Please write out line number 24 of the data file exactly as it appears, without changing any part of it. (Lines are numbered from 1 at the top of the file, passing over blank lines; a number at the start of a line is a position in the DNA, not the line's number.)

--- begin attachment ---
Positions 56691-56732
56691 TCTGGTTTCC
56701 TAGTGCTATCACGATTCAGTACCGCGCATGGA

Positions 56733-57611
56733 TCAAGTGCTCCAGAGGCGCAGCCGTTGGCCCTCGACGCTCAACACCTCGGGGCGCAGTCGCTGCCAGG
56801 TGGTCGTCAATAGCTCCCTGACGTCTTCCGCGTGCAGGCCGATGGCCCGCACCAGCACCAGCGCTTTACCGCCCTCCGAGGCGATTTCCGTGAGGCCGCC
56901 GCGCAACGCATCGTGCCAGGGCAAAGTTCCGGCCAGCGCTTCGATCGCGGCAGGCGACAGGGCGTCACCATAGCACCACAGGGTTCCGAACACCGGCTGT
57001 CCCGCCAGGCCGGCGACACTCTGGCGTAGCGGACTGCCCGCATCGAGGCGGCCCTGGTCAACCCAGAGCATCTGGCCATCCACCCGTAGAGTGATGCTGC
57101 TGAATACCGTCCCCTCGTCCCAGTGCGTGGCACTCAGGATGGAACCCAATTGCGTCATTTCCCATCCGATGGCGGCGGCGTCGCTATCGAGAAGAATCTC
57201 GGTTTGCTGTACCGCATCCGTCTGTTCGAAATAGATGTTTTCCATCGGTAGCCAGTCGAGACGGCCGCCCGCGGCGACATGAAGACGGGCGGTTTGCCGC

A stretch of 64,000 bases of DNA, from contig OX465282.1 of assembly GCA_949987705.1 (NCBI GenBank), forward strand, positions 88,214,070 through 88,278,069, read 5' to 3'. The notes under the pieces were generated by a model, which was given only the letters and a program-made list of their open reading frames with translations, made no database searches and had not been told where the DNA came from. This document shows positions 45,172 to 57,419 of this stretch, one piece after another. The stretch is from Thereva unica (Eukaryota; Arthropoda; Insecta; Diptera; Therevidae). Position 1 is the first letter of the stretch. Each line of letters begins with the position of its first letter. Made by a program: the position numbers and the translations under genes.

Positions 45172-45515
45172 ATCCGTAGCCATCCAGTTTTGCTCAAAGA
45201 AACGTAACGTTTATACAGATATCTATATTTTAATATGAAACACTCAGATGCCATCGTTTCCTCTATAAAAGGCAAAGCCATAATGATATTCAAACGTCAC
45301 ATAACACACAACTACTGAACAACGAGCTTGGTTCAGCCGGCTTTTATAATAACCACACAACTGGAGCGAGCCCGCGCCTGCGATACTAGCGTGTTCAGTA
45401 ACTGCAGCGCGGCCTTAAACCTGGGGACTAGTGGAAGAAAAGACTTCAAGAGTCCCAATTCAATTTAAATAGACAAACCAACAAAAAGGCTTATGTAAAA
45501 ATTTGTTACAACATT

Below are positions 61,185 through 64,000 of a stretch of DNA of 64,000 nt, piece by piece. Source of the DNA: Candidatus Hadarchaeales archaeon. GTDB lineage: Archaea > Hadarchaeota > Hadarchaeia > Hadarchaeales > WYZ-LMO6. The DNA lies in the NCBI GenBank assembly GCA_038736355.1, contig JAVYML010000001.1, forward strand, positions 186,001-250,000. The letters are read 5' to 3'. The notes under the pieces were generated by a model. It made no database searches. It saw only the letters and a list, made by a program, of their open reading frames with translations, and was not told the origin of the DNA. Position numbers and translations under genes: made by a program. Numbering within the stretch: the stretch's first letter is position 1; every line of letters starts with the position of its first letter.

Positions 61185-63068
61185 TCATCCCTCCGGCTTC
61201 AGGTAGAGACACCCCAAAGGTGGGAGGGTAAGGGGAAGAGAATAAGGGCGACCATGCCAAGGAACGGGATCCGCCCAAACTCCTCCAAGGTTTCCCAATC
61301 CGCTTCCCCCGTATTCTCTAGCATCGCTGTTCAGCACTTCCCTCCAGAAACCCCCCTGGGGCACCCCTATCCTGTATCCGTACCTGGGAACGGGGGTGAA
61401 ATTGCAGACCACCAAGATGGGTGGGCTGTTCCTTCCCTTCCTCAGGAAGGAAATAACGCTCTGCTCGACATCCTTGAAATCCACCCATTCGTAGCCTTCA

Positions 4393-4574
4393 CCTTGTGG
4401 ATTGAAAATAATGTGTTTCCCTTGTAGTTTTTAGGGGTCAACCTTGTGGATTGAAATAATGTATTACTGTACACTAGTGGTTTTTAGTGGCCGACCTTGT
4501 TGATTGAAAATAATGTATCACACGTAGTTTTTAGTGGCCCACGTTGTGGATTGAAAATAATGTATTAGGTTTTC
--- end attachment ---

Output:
Positions 4393-4574